Summer in Park Rapids
In the heart of Minnesota lakes country, town is a tourist hub.
Ever since it was settled, Park Rapids has been a crossroads for tourists.
The trains that hauled out white pine at the turn of the century brought in summer guests, who were met at the depot by resort owners and taken to the lakes in wagons.
When highways were built, Park Rapids became the gateway to Itasca State Park, 20 miles to the north. After the rail line was abandoned, it became the western trailhead of the Heartland State Trail, one of the nation's first paved bicycle trails.
As birding became the nation's fastest-growing pastime, it became the eastern portal to Tamarac National Wildlife Refuge, where birds from the prairies mix with those from hardwood and pine forests.
But Park Rapids always has made its living from more than tourism, and it has an old-fashioned, small-town feel that's appealing.
Cars park in the center of the wide downtown streets, in front of the confectionery, the movie theater and the MinneSoda Fountain, a longtime teen hangout that seems frozen in time since the '50s.
On summer Saturdays, tourists pour in on their way to the cabins, resorts and campgrounds on the lakes that ring Park Rapids.
Two of the largest are potato-shaped Fish Hook Lake and fish hook-shaped Potato Lake; thanks to a mapmaker's error, their names were switched.
From Fish Hook Lake, the Fish Hook River flows through downtown Park Rapids, where a lacquer-red footbridge marks a path that leads into Heartland Park.
That's the beginning of the 48-mile Heartland State Trail, which connects with the Paul Bunyan and Migizi trails to create a 130-mile bicycling network.
The Heartland is one of the state's most interesting trails because of the towns it traverses. Each lays a claim to a record: Dorset claims to have the world's largest number of restaurants per capita, and Nevis the world's largest tiger musky.
Akeley is the home of Minnesota's largest Paul Bunyan, and Walker holds the world's largest eelpout festival.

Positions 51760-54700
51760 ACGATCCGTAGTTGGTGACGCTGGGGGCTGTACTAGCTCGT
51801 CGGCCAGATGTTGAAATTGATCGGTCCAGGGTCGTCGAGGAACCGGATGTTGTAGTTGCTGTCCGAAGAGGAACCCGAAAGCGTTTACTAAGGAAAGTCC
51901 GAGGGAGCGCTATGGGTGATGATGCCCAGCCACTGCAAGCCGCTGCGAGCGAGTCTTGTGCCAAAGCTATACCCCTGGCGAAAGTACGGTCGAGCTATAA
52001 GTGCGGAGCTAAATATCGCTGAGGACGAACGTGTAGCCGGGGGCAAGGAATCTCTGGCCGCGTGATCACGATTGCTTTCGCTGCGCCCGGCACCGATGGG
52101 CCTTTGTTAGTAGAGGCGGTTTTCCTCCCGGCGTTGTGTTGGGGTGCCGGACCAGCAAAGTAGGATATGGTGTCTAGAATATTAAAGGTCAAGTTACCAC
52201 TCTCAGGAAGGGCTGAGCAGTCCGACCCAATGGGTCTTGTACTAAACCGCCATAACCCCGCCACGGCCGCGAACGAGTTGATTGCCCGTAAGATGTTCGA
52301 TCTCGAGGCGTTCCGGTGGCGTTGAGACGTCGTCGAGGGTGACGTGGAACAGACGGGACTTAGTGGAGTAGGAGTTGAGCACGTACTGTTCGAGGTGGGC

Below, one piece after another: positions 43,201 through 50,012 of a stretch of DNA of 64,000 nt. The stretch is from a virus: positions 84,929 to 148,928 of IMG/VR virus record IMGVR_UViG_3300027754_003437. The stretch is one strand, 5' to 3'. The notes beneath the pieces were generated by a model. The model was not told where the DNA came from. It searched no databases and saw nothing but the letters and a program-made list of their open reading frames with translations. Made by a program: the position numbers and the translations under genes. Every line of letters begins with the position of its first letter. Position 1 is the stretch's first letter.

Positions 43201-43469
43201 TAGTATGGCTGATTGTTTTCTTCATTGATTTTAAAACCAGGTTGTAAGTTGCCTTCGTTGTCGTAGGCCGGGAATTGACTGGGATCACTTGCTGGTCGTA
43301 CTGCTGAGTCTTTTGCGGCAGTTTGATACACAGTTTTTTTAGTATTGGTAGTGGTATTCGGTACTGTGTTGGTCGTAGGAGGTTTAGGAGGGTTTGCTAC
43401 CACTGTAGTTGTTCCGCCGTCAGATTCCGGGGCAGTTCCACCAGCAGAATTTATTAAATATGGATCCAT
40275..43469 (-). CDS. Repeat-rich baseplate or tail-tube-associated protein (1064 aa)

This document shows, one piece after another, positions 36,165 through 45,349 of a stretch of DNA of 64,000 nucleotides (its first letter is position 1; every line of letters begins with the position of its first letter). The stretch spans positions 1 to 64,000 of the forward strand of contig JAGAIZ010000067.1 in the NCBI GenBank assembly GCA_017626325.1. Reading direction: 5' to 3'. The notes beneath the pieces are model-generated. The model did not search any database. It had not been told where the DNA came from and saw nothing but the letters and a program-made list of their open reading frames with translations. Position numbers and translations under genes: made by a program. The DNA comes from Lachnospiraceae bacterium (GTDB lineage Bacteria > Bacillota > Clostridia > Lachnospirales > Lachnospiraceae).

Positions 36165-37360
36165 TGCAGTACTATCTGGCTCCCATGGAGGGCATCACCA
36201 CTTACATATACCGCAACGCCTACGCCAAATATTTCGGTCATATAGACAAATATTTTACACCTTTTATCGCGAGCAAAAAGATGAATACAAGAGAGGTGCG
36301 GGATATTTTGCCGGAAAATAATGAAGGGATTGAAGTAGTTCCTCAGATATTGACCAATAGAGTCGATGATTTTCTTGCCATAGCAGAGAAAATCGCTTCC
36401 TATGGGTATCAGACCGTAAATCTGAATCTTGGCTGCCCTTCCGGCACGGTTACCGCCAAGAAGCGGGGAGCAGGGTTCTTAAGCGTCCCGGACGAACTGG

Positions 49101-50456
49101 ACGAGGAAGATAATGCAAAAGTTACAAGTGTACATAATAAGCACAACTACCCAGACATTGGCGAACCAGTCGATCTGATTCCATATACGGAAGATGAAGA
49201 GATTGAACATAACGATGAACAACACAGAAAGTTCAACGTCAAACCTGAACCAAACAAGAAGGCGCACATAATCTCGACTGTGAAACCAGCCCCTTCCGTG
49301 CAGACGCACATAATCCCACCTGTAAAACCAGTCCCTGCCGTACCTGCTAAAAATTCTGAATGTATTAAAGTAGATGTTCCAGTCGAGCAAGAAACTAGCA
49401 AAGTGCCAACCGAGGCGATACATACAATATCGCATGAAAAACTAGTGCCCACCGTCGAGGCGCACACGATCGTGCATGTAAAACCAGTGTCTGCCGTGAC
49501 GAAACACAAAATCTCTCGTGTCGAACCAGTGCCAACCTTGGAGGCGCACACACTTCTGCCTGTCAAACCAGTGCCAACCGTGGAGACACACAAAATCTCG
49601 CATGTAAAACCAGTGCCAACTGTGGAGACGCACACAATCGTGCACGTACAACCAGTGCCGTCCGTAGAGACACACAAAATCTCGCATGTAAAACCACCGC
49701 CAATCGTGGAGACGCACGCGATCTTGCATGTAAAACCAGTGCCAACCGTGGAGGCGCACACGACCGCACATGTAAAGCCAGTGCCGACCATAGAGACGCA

The county roads that wind around the lakes north of Park Rapids also are a popular place to ride, and the town's Headwaters 100 Bike Ride and Race in September, which winds up to Itasca and back through Lake George, Emmaville, Dorset and Nevis, has become one of the state's most popular bicycle tours.
But in the summer, Park Rapids has the face of a classic resort town. On sunny days, the tourists stay near the water, at the area's exceptionally good selection of family resorts. When the skies are overcast, they come into town.
Downtown, the traditional fudge shops and souvenir stores have been augmented in recent years by hipper shops and markets.
These days, vacationers can check their e-mail over a jolt of espresso — and be back on the lake by mid-morning. Park Rapids is a nice town — but with so many gorgeous lakes nearby, there's not an hour to lose.
Trip Tips: Visiting Park Rapids, Minnesota
Events: First Sunday of August, Taste of Dorset. August, Legends and Logging Days.
Accommodations: The area is particularly rich in family resorts that offer amenities beyond the basics. Among them:
On Long Lake, Timberlane Resort has an indoor pool, sauna, whirlpool, tennis and supervised playroom. It has its own nine-hole golf course, the Bears Den, and is open in winter, 800-662-0262.
Edgewood Resort has a 1996 cabin that sleeps 23 and a 2001 cabin that sleeps 40, and it rents personal watercraft, 800-593-4664.
On Potato Lake, Northern Pine Lodge has a beautiful old lodge, a sauna, tennis and supervised children's activities, 218-732-5103.
On Two Inlets Lake, closer to Itasca, Brookside Resort has a nine-hole golf course, tennis, pool, sauna, waterskiing and supervised children's activities. 800-247-1615.
On Big Mantrap Lake north of Dorset, Mantrap Lodge has a wide selection of cabins, a heated pool, sand beach and many children's activities.
In a former 1919 bank building on Main Avene, Revel Brewing serves its own craft beers.
Many people go to nearby Dorset for dinner. For more, see The dish on Dorset.
Bicycling: There are lots of towns to explore on the paved, 48-mile Heartland State Trail from Park Rapids to Cass Lake, through Walker. Dorset, an odd little oasis that has as many restaurants as houses, is a tourist destination. Nevis has shops, cafes and a city beach on Lake Belle Taine.
Akeley is the home of the state's biggest Paul Bunyan, on whose outstretched hand people pose for pictures.
For more, see Towns of the Heartland Trail.
Just east of Akeley, the Heartland connects to the Paul Bunyan State Trail.
For more, see Bicycling the Bunyan.
The nine-mile stretch from Akeley to Walker passes bogs and lakes. From Walker, the trail follows the western shore of Leech Lake and continues to Cass Lake, much of it near the highway but usually shielded by vegetation.
The Migizi Trail follows the shore of Cass Lake in Chippewa National Forest.
Golf: The 18-hole Blueberry Pines Golf Club is eight miles south of town, 218-564-4653.
For more, see Golfing beyond Brainerd.
Theater: Long Lake Theater, six miles south in Hubbard, stages popular plays in summer. 218-732-0099.
Giiwedinong Treaty Rights and Culture Museum: In the old Carnegie library at 101 Second St. W., this center shares the history, stories and culture of the Ojibwe/Anishinabe people in and around Minnesota.
Information: Park Rapids tourism, 218-732-4111.